To learn more about Sukrungruang and his work, visit his
website.
 
Other Words also reports that the Gloria Sirens line-up has changed. Suzannah Gilman will join the Gloria Sirens for the Thursday night reading. Gilman has appeared in such publications as The Florida Review, The Rollins Book of Verse 1885-2010, Pearl, Calyx Journal, Slow Trains, The Meridian Anthology of Contemporary Poetry, Family Matters: Poems of our Families, Levure Litteraire, Cafe Review, and The Dead Mule School of Southern Literature.   An attorney by trade, her poetry chapbook “I Will Meet You at the River” was published in 2013.

You can read her work on the Gloria Sirens’ website by clicking
here. Gilman is replacing Julia Connolly.
 
The Other Words conference is sponsored by the Florida Literary Arts Coalition. To register for the conference or to seek additional information, click on http://events.r20.constantcontact.com/register/event?oeidk=a07e91kz9t7c4e3686b&llr=x9idrcqab.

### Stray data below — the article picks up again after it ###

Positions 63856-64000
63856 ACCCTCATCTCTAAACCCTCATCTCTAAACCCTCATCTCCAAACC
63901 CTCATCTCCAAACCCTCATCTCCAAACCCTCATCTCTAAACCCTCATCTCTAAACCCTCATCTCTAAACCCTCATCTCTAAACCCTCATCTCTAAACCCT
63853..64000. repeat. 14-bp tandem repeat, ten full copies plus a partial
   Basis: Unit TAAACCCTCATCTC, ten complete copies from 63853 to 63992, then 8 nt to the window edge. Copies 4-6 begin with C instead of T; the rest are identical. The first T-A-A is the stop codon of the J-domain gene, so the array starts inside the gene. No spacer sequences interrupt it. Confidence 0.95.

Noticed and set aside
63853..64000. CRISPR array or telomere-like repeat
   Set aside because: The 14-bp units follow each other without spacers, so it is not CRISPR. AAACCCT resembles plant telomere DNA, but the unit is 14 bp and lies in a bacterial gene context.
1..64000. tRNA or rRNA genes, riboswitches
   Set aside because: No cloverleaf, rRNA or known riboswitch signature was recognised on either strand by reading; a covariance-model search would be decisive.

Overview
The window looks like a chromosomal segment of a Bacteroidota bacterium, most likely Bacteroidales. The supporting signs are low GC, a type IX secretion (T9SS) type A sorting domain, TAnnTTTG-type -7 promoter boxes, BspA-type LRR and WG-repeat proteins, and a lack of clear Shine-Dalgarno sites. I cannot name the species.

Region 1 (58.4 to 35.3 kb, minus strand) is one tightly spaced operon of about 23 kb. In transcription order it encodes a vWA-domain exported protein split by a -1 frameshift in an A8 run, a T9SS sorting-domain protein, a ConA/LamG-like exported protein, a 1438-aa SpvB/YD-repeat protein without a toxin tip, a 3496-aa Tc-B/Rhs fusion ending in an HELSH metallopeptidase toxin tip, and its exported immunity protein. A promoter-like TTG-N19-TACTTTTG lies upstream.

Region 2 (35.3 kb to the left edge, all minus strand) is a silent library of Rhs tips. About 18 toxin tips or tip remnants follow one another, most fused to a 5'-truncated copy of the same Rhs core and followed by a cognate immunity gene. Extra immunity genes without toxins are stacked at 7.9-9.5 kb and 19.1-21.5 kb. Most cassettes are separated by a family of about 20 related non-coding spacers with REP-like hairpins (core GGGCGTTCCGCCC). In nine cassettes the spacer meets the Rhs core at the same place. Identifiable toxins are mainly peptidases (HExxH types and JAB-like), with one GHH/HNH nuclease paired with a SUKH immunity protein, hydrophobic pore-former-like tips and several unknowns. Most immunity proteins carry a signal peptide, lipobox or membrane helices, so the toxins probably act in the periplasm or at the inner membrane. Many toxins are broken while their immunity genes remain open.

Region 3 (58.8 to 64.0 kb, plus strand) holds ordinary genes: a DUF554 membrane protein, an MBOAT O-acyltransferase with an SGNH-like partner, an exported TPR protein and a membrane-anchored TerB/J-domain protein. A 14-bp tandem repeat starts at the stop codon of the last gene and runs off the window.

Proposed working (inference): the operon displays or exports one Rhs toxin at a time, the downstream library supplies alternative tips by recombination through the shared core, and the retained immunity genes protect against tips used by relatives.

FWA annual conference nears
It’s that time again when thoughts turn to upcoming holidays, rooting for our favorite football teams, and, of course, the FWA Annual Conference. With news about the conference and the October meetings here in NE Florida, please read the latest FWA blog post by clicking here. You’ll be glad you did. – Vic DiGenti
 
BookMark gears up for meditation,
Southern Rock,
visits by Hall, admiral, and editors
 
 
For more information, contact Ms. Brinlee at 904.241.9026 or bkmark@bellsouth.net
Owner Rona Brinlee of The BookMark (220 1st St., Neptune Beach) says certified teachers and coaches Dennis and Kathy Lang and Heather Alice Shea will appear at 7 p.m. Monday, Oct. 6, to introduce their new CD "Crystal Bowl Guided Meditations."
 
Ms. Brinlee says this is a new kind of event for The BookMark and one that should be fun and appealing. Dennis and Kathy Lang are Atlantic Beach residents and certified teachers of yoga, meditation, and mindfulness. They have partnered with Heather Alice Shea, a transformational life coach and energy therapist, to produce this CD. It blends the melodic harmonies of crystal bowls, gong, and guitar, and is a great tool for seasoned meditators as well as those thinking about starting.
 
Scott B. Bomar,  “Southbound: An Illustrated History of Southern Rock” (Backbeat Books), Thursday, Oct. 16, 7 p.m.